Immunologic Adverse Reaction Associated with Low-carbide Metal-on-metal Bearings in Total Hip ArthroplastyAroukatos, Panagiotis, MD1; Repanti, Maria, MD, PhD1; Repantis, Thomas, MD2; Bravou, Vassiliki, MD1; Korovessis, Panagiotis, MD, PhD2, a
Background An increased incidence of periprosthetic osteolysis, resulting in loss of biologic fixation, has been reported in contemporary THAs with low-carbide metal-on-metal compared with metal-on-polyethylene couple bearings. Although a hypersensitivity reaction attributable to Co and Cr debris is reportedly a potential cause for failure of THAs with high-carbide bearings, there are no evidence-based data for this reaction in low-carbide metal-on-metal bearings, although such hypersensitivity might be related to osteolysis.
Questions/purposes We investigated whether there were differences in immunologic hypersensitivity reactions in retrievals from revised THAs with ceramic-on-polyethylene versus metal-on-metal bearing couples.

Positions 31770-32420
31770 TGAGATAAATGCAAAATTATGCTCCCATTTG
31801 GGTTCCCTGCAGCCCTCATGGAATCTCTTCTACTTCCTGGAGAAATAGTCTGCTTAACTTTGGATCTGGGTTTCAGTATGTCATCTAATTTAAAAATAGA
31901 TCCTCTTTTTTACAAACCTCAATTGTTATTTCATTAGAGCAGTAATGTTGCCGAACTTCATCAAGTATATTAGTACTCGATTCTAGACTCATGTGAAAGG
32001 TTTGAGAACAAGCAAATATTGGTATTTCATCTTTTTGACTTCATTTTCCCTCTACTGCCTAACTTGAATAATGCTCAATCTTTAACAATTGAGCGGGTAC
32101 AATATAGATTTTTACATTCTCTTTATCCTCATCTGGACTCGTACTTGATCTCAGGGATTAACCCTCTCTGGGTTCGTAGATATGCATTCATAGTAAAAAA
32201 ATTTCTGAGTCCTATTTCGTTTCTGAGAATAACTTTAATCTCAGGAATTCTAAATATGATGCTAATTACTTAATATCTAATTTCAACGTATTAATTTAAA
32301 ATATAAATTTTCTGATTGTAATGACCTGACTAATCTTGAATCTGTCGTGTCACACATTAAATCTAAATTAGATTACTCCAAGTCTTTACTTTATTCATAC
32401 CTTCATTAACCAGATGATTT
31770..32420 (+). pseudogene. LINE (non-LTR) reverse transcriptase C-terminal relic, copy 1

Patients and Methods We compared newly formed capsule and periprosthetic interface membranes from revision surgery for aseptic failure from 20 patients with low-carbide bearings and 13 patients with ceramic-on-polyethylene bearings. For control tissue, we obtained samples from the hip capsule during the primary THA implantation in 13 patients with low-carbide bearings and seven with ceramic-on-polyethylene bearings. We examined the tissues with conventional histologic and immunohistochemical methods.
Results Compared with tissue from the control subjects and patients with ceramic-on-polyethylene bearings, the tissues from patients with low-carbide metal-on-metal bearings were associated with (1) extensive necrosis and fibrin exudation in the newly formed hip capsule and (2) diffuse and perivascular lymphocytic infiltration of a higher degree than in the hips with ceramic-on-polyethylene bearings in conventional histologic examination, and (3) more T than B cells.
Conclusions The conventional histologic and immunohistochemical findings in tissues retrieved from failed THAs with low-carbide metal-on-metal bearings are consistent with a link between hypersensitivity and osteolysis with low-carbide bearing couples.